Securing the Future: Highlights from Australia's 2023-2030 Cyber Security Strategy

  • Market Insight 2023年11月23日 2023年11月23日
  • 亚太地区

  • 网络风险

Yesterday the Australian Government (Government) released the 2023 – 2030 Australian Cyber Security Strategy (the Strategy). The Government has dedicated $587 million to fund the Strategy, which aims to make Australia a world leader in cyber security by 2030.

The Strategy comprises 6 key ‘cyber shields’ intended to help defend citizens and businesses from cyber threats. Each shield is intended to provide an additional layer of defence against cyber threats that the Australian government will build and reinforce with industry throughout the period covered by the Strategy, namely: 

  • Shield 1: Strong businesses and citizens; 
  • Shield 2: Safe technology; 
  • Shield 3: World-class threat sharing and blocking; 
  • Shield 4: Protected critical infrastructure; 
  • Shield 5: Sovereign capabilities; and
  • Shield 6: Resilient region and global leadership.

The Strategy will be delivered in 3 phases between 2023 and 2030:

  • Horizon 1 (2023 – 2025) is intended to address critical gaps in each of the cyber shields, build better protections for more vulnerable citizens and businesses and support improved cyber maturity uplifts within the region.
  • Horizon 2 (2026 – 2028) is intended to scale cyber maturity across the whole economy with a focus on further investments in the broader cyber ecosystem and the growth of a diverse cyber workforce.
  • Horizon 3 (2029 – 2030) will focus on advancing the global frontier of cyber security by leading the development of emerging cyber technologies that are capable of adapting to new risks and opportunities across the cyber landscape.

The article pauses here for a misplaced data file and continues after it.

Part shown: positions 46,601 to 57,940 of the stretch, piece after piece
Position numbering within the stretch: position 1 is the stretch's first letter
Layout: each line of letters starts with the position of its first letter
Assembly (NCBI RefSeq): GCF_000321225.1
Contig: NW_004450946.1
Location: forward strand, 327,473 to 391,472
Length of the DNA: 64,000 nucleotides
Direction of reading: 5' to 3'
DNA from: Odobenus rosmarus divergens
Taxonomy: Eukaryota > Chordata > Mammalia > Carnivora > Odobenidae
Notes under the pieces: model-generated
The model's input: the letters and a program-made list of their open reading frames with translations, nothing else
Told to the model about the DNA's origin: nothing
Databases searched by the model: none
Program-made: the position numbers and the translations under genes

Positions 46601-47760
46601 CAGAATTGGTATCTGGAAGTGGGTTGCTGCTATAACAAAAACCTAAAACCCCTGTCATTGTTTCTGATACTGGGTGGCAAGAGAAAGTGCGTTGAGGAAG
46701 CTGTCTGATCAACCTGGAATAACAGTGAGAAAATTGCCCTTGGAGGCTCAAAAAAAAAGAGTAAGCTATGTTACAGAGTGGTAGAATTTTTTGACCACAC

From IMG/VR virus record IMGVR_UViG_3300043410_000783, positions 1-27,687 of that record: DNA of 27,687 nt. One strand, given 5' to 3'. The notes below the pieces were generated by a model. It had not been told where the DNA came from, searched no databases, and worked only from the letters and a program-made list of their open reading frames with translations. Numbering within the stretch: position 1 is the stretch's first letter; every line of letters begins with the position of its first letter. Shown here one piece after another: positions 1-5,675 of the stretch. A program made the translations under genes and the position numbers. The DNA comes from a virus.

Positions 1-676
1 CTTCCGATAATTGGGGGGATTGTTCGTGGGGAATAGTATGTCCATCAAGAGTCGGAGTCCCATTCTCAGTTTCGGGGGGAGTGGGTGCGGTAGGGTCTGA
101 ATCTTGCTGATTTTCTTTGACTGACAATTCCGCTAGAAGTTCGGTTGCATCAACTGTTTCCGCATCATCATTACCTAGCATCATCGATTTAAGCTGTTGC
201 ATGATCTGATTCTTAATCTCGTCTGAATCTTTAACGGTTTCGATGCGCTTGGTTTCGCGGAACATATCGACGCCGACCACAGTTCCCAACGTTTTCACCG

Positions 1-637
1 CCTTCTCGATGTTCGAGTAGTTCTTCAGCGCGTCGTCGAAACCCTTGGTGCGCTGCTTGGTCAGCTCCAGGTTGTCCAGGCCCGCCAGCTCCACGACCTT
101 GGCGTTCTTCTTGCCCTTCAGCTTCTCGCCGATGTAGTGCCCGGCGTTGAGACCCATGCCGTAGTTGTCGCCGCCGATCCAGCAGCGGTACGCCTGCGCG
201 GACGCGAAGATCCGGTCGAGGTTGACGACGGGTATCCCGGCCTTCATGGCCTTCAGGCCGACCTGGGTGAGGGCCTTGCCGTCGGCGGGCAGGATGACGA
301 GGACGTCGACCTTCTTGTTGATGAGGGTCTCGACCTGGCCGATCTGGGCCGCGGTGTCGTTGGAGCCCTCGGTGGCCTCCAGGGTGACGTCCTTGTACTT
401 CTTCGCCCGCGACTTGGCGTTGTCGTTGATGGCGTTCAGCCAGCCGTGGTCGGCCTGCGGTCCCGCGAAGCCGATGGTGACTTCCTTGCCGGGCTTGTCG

The Government has also released the Cyber Security Strategy Action Plan (Action Plan) that outlines the key initiatives and deliverables for Horizon 1 (2023 – 2025) and identifies lead and supporting agencies for implementing those initiatives. As part of Horizon 1 (2023 – 2025), the Government intends to work with industry to co-design legislative reforms that will help strengthen the cyber shields. This will include options for new cyber obligations, streamlined reporting processes, improved incident response and information sharing after a cyber incident.

Horizon 1 - Action Plan for 2023 – 2025

Key initiatives the Government intends to take to build and reinforce the cyber shields are:

1. Ransomware reporting (Shield 1) 

To enhance visibility of the ransomware threat to Australia and assist businesses and citizens with responding to cyber extortion, the Government will look to legislate ‘no-fault, no-liability’ ransomware reporting obligations for businesses. Depending on industry feedback, the initiative will produce anonymised reports of ransomware and cyber extortion trends which may be shared with industry and the broader community to assist building national resilience against cybercrime.

2. Cyber Incident Review Board (Shield 1)

The Minister of Home Affairs will appoint a new Cyber Incident Review Board (the Board) which will conduct ‘no-fault incident reviews’ of major incidents. 

This ‘no-fault’ review mechanism aims to uplift collective cyber security, provide insights on best practice and help prevent similar incidents from occurring. It mimics international agencies such as the US Cyber Safety Review Board.